See also: Wings (1927), The Roaring Twenties (1939)

All Quiet on the Western Front (1930)

All Quiet on the Western Front tells the story of wide-eyed German soldiers who enlist in the conflict only to discover the true horrors of war. This bold film was made at the opening of a decade that would close with the first days of World War II. That war was a righteous one for the Allies, making sympathetic movies about the Germans less en vogue, but before that, All Quiet on the Western Front looked at the humanity of the German soldier. Sure, the characters stumble a bit at the beginning with authentic American accents and corny American slang of the time, but once the battle sequences start, with a brutality that was censored from American films once the Hays Code came into full effect, the message is clear: war is hell for everyone.

All Quiet on the Western Front reminds us that in all war, both sides use everyday people as cannon fodder, and both sides suffer. — Kevin Carr

See also: Journey’s End (1930), The Road to Glory (1936)

The Grand Illusion (1939)

A film that reflects on a devastating war made and released on the eve of yet another, Jean Renoir’s masterpiece depicts how war both makes profound connections between people and destroys those connections in turn. And while the film is an incredibly touching portrayal of relationships formed during times of crisis, it also retains the biting satire Renoir was so well known for with films like Rules of the Game.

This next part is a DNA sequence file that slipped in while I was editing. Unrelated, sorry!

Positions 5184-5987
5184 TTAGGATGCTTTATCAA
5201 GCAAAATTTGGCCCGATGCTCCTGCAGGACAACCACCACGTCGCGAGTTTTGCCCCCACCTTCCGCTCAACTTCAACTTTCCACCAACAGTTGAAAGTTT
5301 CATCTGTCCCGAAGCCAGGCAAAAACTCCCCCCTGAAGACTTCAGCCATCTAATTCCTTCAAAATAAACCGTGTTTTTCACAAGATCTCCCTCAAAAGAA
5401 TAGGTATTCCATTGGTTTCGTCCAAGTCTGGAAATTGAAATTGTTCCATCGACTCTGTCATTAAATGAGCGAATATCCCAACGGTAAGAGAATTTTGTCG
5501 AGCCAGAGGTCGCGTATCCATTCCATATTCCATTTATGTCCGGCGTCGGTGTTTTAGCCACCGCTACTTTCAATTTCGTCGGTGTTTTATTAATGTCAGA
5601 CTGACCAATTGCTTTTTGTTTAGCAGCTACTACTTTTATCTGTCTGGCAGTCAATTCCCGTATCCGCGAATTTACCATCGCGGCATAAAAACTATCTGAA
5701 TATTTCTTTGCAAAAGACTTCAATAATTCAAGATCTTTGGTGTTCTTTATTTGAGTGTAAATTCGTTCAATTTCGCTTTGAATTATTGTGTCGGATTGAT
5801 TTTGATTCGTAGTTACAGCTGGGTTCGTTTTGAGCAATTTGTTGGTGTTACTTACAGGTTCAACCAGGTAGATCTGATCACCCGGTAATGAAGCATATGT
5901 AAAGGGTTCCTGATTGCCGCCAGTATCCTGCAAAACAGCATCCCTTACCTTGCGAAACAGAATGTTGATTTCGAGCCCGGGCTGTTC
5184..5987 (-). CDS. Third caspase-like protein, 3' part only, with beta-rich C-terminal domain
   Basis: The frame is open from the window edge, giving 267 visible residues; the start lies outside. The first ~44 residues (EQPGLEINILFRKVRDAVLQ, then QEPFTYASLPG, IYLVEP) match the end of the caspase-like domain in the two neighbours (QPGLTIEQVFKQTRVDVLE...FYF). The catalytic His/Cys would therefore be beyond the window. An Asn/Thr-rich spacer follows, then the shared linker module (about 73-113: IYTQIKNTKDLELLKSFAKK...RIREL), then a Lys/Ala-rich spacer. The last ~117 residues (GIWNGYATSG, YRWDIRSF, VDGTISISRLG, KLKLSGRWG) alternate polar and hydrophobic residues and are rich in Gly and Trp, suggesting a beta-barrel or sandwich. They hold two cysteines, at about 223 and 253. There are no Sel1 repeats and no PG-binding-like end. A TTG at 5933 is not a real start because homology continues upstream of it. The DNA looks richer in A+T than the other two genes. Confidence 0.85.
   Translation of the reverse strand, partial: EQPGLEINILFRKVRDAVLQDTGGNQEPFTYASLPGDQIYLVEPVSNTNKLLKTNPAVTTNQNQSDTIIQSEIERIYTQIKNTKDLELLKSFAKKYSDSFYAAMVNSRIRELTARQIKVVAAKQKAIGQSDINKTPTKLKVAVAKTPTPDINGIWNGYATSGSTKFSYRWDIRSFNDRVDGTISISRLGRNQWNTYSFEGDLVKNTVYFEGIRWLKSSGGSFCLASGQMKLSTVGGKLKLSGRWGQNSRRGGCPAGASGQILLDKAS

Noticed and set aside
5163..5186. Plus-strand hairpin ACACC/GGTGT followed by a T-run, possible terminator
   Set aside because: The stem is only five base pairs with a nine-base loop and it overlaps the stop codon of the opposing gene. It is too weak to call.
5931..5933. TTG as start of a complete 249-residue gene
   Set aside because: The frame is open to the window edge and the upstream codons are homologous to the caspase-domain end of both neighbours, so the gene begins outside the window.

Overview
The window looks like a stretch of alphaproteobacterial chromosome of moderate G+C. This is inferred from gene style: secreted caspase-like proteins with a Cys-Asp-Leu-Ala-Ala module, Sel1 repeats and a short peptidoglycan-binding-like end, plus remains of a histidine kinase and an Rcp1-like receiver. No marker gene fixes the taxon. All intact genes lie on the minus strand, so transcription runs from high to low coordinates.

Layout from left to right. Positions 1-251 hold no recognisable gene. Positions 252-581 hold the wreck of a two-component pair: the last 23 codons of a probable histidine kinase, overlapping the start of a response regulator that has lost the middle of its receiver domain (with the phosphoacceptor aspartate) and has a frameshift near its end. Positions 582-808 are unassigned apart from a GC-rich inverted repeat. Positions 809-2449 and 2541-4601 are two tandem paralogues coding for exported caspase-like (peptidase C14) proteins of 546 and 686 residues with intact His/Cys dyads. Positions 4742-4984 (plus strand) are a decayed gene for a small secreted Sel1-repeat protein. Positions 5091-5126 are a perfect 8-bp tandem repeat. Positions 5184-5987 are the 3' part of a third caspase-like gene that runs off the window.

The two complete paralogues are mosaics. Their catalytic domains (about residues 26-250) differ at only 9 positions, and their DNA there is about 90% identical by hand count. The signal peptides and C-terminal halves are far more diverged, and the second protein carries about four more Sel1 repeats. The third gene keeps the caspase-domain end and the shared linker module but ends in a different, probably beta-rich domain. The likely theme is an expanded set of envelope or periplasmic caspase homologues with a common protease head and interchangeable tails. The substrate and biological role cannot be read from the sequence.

As I said about the film in 2012, “Grand Illusion is a film about the absurd differences that define us, divide us, and are ultimately the source of the world’s conflicts. The film satirizes national borders, class distinction, religious identity, and status within military hierarchies.” – LP

See also: The Life and Death of Colonel Blimp (1943)

Paths of Glory (1957)

Easily the most harrowing anti-war film ever made during the Classic Hollywood era, Stanley Kubrick’s depiction of a military officer’s dedicated defense of soldiers who did not take part in an ill-fated raid places our terms of military courage, and what we can expect of humans in battle, directly on trial. Kirk Douglas endured negative publicity and United Artists took a great risk on the film’s unhappy ending, but these diversions from the norm make Paths of Glory a standalone investigation of heroism in an era that continually regurgitated simple, received notions of the word. And Kubrick and Georg Krause’s cinematography in the trenches is simply stunning. – LP

See also: Oh! What a Lovely War (1969), Johnny Got His Gun (1971)